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AT&T Supports ETTAC With $20,000 Grant to Provide Technology Resources to People With Disabilities
AT&T and Community Technology Centers’ Network Program Improves Technology Access for People With Disabilities Nationwide through $1 Million Initiative
PR Newswire
09/13/07

KNOXVILLE, Tenn. – The AT&T Foundation, the corporate philanthropy organization of AT&T Inc. , AT&T Tennessee president Gregg Morton and the Community Technology Centers’ Network (CTCNet) today announced a $20,000 grant to East Tennessee Technology Access Center, Inc. (ETTAC) to provide new technology resources to people with disabilities. In collaboration with the Alliance for Technology Access (ATA), AT&T and CTCNet will help upgrade technology services and technology capacity to benefit people with disabilities at ETTAC’s Knoxville-area community technology center (CTC).   —>
http://money.cnn.com/news/newsfeeds/articles/prnewswire/AQTH10013092007-1.htm
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Let’s Talk Flint
by Vote Walling
Walling for Mayor (MI)
09/13/07

Tune in to Comcast Channel 17 tomorrow at 4:00 PM to catch the replay of Dayne’s new weekly public access television show Let’s Talk Flint. Each week Dayne talks with the people of Flint and explores the issues that are important to the future of our city.   —>
http://www.votewalling.com/2007/09/lets-talk-flint.php
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WYCE: 20 Years In 20 Days image
Grand Rapids Community Media Center
09/13/07

To celebrate 20 years of folk, blues, jazz, rock and worldbeat programming on WYCE, we’re taking a trip back through the years, with 20 Years in 20 Days.  Over three weeks, we’ll focus on one year in WYCE history each day — with programmers playing their favorite songs, albums and artists from the featured year. We start with 1987 on Friday, September 21st, and count forward from there. In keeping with WYCE’s commitment to eclectic programming, we won’t play music from each day’s featured year EXCLUSIVELY. We’ll mix it in with newer — and older — selections from all the different genres of music.   —>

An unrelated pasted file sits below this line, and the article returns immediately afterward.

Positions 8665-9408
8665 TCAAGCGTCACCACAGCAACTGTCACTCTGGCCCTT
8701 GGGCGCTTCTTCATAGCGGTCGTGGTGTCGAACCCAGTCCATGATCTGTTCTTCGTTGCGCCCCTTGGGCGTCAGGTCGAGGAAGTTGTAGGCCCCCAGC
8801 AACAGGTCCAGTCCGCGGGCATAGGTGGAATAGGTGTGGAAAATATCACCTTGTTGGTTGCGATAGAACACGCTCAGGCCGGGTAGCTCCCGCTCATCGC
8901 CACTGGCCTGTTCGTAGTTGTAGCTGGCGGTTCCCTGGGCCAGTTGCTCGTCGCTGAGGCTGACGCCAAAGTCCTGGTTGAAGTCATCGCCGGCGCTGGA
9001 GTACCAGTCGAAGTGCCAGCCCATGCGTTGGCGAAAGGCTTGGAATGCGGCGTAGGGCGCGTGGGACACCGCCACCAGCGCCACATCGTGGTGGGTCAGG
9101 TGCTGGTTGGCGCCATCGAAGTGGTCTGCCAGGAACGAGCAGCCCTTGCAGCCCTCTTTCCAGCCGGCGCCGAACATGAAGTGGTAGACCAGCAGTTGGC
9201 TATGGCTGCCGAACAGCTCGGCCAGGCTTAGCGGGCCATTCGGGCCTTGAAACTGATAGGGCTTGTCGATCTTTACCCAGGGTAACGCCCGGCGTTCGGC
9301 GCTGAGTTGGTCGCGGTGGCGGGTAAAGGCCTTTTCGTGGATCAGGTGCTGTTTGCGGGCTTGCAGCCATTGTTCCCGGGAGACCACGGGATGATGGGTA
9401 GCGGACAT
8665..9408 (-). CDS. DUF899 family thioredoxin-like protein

http://www.grcmc.org/about/news.php?news_item_id=194
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Cable TV studio sought
by Tom Gorman
Holbrook Sun (MA)
09/12/07

The cable TV advisory committee is seeking support from town officials in securing a new studio in town.  According to Town Administrator Michael Yunits, Committee Vice Chairman Alex Mann told the board of selectmen last week that a permanent studio is needed.  The committee is in the process of negotiating a new 10-year license agreement with Comcast, the town’s cable television provider. The agreement is in its last stages.

Currently, there is no studio in town, and all programs that require a studio for airing are done at Comcast’s Easton location.  Yunits said that Mann suggested that property at 600 South St. or the old studio at the former police station could be used for the town’s studio.  Holbrook’s studio was at the former police station on School Street, but was dismantled after the building was sold last year.   —>
http://www.townonline.com/holbrook/homepage/x1649537785
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IBM Research Demonstrates Innovative ‘Speech to Sign Language’ Translation System
Marketwire
IBM System Has Potential to Make Life Easier for the Deaf Community
CNNMoney.com
09/13/07

IBM has developed an ingenious system called SiSi (Say It Sign It) that automatically converts the spoken word into British Sign Language (BSL) which is then signed by an animated digital character or avatar.  SiSi brings together a number of computer technologies. A speech recognition module converts the spoken word into text, which SiSi then interprets into gestures, that are used to animate an avatar which signs in BSL.

Upon development this system would see a signing avatar ‘pop up’ in the corner of the display screen in use — whether that be a laptop, personal computer, TV, meeting-room display or auditorium screen. Users would be able select the size and appearance of the avatar.   —>